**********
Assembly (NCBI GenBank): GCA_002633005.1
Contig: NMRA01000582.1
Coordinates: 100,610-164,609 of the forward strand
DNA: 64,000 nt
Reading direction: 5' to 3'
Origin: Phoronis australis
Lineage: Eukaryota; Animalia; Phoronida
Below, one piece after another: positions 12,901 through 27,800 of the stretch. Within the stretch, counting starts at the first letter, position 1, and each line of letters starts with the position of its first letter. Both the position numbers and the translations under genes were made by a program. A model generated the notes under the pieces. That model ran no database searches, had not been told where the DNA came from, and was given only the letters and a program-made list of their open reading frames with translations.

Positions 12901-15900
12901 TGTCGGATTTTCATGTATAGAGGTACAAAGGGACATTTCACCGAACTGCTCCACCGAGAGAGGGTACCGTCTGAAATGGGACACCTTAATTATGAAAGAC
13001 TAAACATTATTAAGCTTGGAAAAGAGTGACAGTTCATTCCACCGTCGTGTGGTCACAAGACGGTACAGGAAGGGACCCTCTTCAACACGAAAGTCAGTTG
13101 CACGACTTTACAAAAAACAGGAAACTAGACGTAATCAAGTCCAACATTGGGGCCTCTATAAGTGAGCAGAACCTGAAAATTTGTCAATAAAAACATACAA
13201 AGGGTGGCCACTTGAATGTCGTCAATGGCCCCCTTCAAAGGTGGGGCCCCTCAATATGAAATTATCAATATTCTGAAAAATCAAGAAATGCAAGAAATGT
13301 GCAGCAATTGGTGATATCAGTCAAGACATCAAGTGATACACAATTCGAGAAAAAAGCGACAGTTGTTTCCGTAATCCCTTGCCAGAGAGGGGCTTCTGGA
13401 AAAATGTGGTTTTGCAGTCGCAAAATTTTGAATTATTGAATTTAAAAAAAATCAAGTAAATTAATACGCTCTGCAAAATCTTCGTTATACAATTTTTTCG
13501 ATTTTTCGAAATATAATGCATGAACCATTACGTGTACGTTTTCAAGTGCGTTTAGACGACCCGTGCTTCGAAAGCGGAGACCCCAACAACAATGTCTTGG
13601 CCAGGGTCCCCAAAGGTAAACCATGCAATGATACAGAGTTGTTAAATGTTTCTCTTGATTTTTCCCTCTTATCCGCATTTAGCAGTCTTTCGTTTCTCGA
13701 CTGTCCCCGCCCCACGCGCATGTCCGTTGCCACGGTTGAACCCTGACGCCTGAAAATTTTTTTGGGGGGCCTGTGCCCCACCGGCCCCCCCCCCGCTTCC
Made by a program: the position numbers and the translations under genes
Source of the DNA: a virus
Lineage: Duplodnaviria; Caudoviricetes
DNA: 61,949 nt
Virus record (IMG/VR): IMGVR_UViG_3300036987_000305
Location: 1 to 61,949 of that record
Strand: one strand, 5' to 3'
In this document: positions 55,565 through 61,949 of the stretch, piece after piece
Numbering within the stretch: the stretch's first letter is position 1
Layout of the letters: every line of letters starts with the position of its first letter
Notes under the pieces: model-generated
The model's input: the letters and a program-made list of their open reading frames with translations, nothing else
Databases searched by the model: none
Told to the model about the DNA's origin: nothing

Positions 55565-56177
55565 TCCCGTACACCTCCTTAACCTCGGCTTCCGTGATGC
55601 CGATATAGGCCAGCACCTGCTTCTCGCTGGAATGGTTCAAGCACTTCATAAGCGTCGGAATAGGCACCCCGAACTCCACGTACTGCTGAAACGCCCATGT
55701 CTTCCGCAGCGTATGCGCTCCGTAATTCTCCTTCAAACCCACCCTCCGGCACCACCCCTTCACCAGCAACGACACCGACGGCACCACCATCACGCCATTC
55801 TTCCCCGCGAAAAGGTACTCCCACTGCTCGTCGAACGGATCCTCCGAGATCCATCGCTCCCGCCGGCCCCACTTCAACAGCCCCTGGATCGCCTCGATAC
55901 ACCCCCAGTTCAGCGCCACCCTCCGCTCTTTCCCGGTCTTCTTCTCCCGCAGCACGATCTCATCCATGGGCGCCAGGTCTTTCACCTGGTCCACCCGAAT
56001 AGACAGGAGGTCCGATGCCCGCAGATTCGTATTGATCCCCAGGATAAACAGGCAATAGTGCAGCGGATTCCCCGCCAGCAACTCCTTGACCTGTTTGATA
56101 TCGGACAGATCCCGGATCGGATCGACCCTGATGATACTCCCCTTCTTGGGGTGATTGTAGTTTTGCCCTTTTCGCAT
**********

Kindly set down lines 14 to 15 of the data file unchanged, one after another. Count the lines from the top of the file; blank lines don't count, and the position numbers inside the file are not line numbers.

13301 GCAGCAATTGGTGATATCAGTCAAGACATCAAGTGATACACAATTCGAGAAAAAAGCGACAGTTGTTTCCGTAATCCCTTGCCAGAGAGGGGCTTCTGGA
13401 AAAATGTGGTTTTGCAGTCGCAAAATTTTGAATTATTGAATTTAAAAAAAATCAAGTAAATTAATACGCTCTGCAAAATCTTCGTTATACAATTTTTTCG